Exhibition 23.09 - 02.12.2022
Curator: Lucie Černá
A long way somewhere is a journey without a watch, without a compass, without a map, and without a destination. It is a journey where I flow with the present moment, dissolved in infinity. I'm going somewhere, and I don't know how I'll get back or if I'll even want to return.
Only me and the camera. My jungle is the world around me.
The imaginary panther hiding behind the green leaves could be anything, anyone.
I'm walking, I'm driving, I'm watching, I'm observing...
Libuše Jarcovjáková (1952) is a Czech photographer and educator, based in Prague.
Jarcovjáková photographed nightlife, minority groups and marginalised people in the 1970s and 1980s in Prague and West Berlin, and made self portraits.
She made diaristic work of her hedonistic lifestyle, and of the inhabitants of a clandestine gay bar that she visited almost nightly, in 1980s Prague, where the Communist state was institutionally homophobic.
At the end of the 1970s she undertook a creative residency in Japan for several months.
In 1985 Jarcovjáková moved to West Berlin and in 1992 returned to Prague.
She has been teaching photography since the 1990s, currently doing so at the College of Graphic Design and the Secondary School of Graphic Design (VOŠ a SPŠ Grafická v Praze) in Prague.
Jarcovjáková's written diaries and photographs from Prague, West Berlin and Tokyo between 1971 and 1987, were published in the 2016 book Černé Roky (The Black Years).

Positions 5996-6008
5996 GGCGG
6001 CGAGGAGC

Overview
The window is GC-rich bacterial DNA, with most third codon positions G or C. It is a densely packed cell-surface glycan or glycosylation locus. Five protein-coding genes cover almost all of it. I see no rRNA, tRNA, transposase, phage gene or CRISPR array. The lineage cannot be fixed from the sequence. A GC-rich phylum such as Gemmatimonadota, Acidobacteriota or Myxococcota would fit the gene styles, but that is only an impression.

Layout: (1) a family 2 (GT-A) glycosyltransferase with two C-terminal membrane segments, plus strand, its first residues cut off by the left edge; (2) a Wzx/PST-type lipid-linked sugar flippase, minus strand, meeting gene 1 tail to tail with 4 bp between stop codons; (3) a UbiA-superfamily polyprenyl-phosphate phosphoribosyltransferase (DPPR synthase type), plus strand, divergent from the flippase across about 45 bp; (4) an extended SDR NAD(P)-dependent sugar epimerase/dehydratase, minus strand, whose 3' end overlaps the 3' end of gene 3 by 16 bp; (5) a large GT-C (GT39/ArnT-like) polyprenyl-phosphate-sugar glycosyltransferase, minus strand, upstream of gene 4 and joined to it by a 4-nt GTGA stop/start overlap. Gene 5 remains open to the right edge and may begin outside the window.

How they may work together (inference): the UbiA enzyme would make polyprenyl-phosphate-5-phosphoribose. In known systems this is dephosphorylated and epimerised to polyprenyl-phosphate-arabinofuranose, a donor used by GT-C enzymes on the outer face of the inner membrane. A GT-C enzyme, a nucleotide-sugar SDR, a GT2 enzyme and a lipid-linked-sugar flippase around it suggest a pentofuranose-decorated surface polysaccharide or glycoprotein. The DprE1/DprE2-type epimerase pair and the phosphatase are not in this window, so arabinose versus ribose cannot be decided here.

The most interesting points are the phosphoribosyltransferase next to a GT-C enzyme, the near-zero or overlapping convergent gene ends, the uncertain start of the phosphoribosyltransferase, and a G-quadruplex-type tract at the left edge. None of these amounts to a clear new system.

Between 1983 and 1985, Jarcovjáková photographed the inhabitants of a clandestine gay bar in Prague, called T-Club, which she frequented almost every night,using black and white film and a flash. Her other subjects at this time were herself and Vietnamese and Cuban economic migrants. Though sex between people of the same gender was decriminalised in Czechoslovakia in 1962, people continued to be imprisoned for being openly gay.
Because the work depicted her own sexual deviance as well as that of people at T-Club, it was not shown until 2008 and was published in 2019 as Evokativ. Sean O'Hagan, writing in The Guardian, described the work as having an "edgy diaristic approach, laying bare a life lived recklessly amid a period of political repression" [. . .] "images that pay little attention to formal concerns, but nevertheless capture a time and milieu in an uncompromising way."